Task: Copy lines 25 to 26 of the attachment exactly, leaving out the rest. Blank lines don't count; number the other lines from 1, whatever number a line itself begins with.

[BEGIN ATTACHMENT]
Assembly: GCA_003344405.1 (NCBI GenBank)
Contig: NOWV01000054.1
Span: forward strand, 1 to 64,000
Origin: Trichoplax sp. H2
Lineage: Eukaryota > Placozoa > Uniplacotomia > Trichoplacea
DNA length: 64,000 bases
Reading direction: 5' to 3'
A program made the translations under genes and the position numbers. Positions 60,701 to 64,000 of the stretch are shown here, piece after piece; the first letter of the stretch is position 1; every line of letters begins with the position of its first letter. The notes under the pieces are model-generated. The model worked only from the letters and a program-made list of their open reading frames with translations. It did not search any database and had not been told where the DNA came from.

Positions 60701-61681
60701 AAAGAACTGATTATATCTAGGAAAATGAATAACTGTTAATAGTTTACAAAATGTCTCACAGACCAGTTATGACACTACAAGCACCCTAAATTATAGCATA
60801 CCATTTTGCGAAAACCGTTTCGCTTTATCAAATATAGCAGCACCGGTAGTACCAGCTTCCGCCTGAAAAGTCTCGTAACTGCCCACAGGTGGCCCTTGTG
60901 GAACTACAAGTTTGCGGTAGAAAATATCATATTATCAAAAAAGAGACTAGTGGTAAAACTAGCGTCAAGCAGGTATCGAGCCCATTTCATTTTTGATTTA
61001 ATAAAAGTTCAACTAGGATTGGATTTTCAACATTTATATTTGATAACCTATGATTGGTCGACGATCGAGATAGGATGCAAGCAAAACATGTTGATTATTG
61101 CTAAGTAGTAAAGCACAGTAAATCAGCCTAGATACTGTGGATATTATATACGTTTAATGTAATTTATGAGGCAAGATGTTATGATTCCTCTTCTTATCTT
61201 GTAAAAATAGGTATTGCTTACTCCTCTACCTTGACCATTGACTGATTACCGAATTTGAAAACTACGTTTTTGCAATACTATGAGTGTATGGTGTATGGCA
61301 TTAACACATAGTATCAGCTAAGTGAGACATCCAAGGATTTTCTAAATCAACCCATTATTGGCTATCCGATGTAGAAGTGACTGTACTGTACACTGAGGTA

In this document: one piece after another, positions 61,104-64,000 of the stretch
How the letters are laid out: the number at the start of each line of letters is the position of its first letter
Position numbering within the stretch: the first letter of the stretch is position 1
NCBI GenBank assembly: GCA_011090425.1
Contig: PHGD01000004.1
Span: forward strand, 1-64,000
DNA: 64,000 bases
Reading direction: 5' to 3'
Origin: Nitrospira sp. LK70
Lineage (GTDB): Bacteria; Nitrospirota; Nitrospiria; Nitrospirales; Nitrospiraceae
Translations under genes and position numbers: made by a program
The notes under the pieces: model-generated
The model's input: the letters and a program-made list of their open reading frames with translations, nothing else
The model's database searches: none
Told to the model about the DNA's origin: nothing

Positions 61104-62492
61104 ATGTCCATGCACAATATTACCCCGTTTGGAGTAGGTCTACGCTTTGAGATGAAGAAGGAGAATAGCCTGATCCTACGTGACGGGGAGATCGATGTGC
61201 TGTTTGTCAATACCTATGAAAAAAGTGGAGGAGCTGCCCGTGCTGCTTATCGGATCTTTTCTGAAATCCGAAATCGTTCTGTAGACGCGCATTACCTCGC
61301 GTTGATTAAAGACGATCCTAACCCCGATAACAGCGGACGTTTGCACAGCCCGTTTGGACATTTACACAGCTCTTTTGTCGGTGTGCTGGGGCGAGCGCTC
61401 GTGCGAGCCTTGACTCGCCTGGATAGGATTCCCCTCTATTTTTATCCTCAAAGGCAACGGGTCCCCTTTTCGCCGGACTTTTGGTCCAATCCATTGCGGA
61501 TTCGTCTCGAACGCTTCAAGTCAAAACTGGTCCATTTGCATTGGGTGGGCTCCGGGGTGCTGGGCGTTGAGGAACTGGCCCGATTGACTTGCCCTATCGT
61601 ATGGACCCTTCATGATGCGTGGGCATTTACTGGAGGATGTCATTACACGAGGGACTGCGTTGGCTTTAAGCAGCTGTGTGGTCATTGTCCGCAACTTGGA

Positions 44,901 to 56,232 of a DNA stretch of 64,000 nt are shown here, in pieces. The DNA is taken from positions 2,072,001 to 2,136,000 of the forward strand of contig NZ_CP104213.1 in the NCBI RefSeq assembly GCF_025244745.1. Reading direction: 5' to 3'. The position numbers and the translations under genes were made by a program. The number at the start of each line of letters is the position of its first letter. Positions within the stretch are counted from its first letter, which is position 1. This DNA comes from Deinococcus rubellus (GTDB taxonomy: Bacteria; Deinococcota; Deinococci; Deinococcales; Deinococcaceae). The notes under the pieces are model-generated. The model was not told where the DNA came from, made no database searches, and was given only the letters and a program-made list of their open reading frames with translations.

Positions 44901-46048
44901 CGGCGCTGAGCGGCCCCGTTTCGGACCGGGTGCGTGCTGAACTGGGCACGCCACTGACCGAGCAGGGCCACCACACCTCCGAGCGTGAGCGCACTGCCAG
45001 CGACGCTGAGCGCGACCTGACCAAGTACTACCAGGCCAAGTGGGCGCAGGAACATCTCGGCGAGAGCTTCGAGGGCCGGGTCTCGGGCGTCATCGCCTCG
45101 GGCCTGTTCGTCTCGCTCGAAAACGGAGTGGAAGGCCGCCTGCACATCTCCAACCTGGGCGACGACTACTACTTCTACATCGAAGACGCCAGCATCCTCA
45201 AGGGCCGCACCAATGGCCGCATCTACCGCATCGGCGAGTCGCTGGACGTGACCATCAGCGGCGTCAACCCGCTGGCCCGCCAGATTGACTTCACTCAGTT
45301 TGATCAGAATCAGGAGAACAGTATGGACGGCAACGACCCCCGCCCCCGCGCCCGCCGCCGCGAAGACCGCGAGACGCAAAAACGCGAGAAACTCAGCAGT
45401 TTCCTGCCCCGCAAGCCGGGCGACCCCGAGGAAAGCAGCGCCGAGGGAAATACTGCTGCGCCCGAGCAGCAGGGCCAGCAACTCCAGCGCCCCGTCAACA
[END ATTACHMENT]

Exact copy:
Origin: Nitrospira sp. LK70
Lineage (GTDB): Bacteria; Nitrospirota; Nitrospiria; Nitrospirales; Nitrospiraceae